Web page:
CNN recently announced they’re going to boycott the annual White House Christmas party. The Trump Administration was devastated.
CNN claims they won’t attend because the president and his people are always mean to them in the White House Press Briefing room, where the president and his people regularly refer to CNN as faked news. It’s kind of understandable, considering CNN views Trump as a fake president. And now both have descended into what can only be described as childishness.
I, myself, don’t give a flying reindeer about any of it, because I’m highly allergic to both cable news and the president (they both make me break out in swear words), and as always, I wasn’t invited to the White House Christmas party. (Fine! I didn’t want to come to your stupid party anyway. I hope your Santa Claus gets a wicked fake beard rash and the egg nog curdles. (But I’m not bitter.))
However, the incident does belie my disdain for the White House Press Briefing Room. It’s the definition of an exercise in futility. Reporters never ask questions the president’s people want to be asked, and the president’s people never give the answers reporters want to hear. It’s a Road Runner/Wyle E. Coyote thing. (Which is which? That depends on your political views. But either way, one thing’s for certain: That mutt ain’t never gonna catch that rooster.) The press always (quite naively) seems to expect the president’s people to say things like, “Yeah, you caught us being criminals, so we’re going to send ourselves to jail just to please you, oh wise and powerful journalists.” While the president’s people always (quite naively) seem to expect the press to say, “Oh, wise, devoted leaders, please tell us how you’ve gone out of your way to make America the beacon of freedom and affluence it is, so we can report it to the people, who desperately need to be told just how wonderful you are, oh mighty political gods.”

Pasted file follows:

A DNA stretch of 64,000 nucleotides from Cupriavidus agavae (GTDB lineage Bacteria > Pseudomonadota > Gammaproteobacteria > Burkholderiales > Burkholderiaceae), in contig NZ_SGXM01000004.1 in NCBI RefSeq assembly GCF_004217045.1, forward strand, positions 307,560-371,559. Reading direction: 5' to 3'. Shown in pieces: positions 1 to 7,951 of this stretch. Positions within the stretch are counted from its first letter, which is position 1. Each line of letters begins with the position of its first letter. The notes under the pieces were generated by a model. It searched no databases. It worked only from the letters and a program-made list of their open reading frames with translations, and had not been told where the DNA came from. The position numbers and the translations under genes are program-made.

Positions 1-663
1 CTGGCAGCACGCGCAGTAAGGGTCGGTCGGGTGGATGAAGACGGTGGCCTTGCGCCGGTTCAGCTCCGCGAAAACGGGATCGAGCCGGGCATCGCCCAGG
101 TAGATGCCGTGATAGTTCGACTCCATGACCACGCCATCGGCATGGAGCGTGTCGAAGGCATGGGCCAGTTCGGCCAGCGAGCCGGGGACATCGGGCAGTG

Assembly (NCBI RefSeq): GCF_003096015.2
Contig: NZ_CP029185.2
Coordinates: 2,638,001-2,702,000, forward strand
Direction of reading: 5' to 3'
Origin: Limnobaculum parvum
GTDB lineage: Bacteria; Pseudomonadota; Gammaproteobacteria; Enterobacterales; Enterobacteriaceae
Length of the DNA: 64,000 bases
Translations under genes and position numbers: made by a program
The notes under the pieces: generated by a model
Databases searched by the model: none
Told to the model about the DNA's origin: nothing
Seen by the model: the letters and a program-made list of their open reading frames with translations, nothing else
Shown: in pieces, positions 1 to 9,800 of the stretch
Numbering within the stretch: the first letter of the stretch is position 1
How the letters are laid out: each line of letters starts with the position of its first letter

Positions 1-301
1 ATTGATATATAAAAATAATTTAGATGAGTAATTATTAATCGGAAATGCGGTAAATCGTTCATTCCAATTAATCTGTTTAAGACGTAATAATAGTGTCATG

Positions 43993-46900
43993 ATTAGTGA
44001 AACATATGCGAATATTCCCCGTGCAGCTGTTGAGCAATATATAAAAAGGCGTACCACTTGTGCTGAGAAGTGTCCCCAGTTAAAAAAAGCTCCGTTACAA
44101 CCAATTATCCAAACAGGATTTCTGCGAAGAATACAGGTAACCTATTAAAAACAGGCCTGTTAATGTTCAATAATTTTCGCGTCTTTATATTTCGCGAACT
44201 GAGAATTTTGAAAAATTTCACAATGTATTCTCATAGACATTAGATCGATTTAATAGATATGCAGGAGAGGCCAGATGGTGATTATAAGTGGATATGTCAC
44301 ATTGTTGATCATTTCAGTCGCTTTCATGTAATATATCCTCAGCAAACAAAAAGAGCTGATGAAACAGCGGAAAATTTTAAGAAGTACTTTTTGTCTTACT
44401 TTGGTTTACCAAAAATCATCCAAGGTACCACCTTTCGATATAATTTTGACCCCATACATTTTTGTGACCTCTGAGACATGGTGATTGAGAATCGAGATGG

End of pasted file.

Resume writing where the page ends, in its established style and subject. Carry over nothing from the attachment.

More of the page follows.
Let’s face it, there’s never any news in the White House Press Room, because the game is always fixed in the president’s favor. The press only gets as much or as little information in that room as the president’s people will allow, which essentially makes the White House Press Corps the president’s private, unwilling, PR firm.
This is really nothing new, though. Historically speaking, the president, be he a Republican or a Democrat, has always viewed the White House Correspondents as his personal political water carrier. And to his credit, the current president has masterfully manipulated the White House correspondents to carry his water quite nicely, thank you very much. The major difference with this president being the Twitter factor, wherein the president posts a tweet, the White House Press reports the tweet, then asks the Press Secretary to interpret the tweet, and thus, the tweet is news twice; once when it’s sent and once when it’s defended in the Briefing Room. Gunga Din should’ve carried water so well.
Actually, presidents have been using the White House press like this (with varying degrees of effectiveness) since the days of FDR, when a swimming pool was installed in what is now the White House Press Briefing Room, and the president would use the occasion of his therapeutic swims to casually talk to reporters. Press briefings were held in other West Wing rooms after the Roosevelt Administration, culminating in 1970, when Richard Nixon had the pool removed, and set up what’s now the White House Press Briefing Room. (And, no, the irony of that isn’t lost on all us Watergate nerds.) President Reagan had the room painted its now signature blue, and had theatre seats installed, but through it all, one thing has always been the same. The White House Press Briefing Room has been a place where the president, depending on his people skills and temperament, could either gently manipulate or viciously cajole the press into being his political water carrier. Leading to now, when the room is being used almost exclusively to repeat and defend the president’s Twitter activity.
Which leads me to think maybe it’s time to fill the room with water again.
With a humongous flush handle outside the door.
Craig Carter is an Ontario resident and can be reached in care of The Argus Observer, 1160 S.W. Fourth St., Ontario, OR 97914. The views and opinions expressed in this column do not necessarily represent those of the Argus Observer.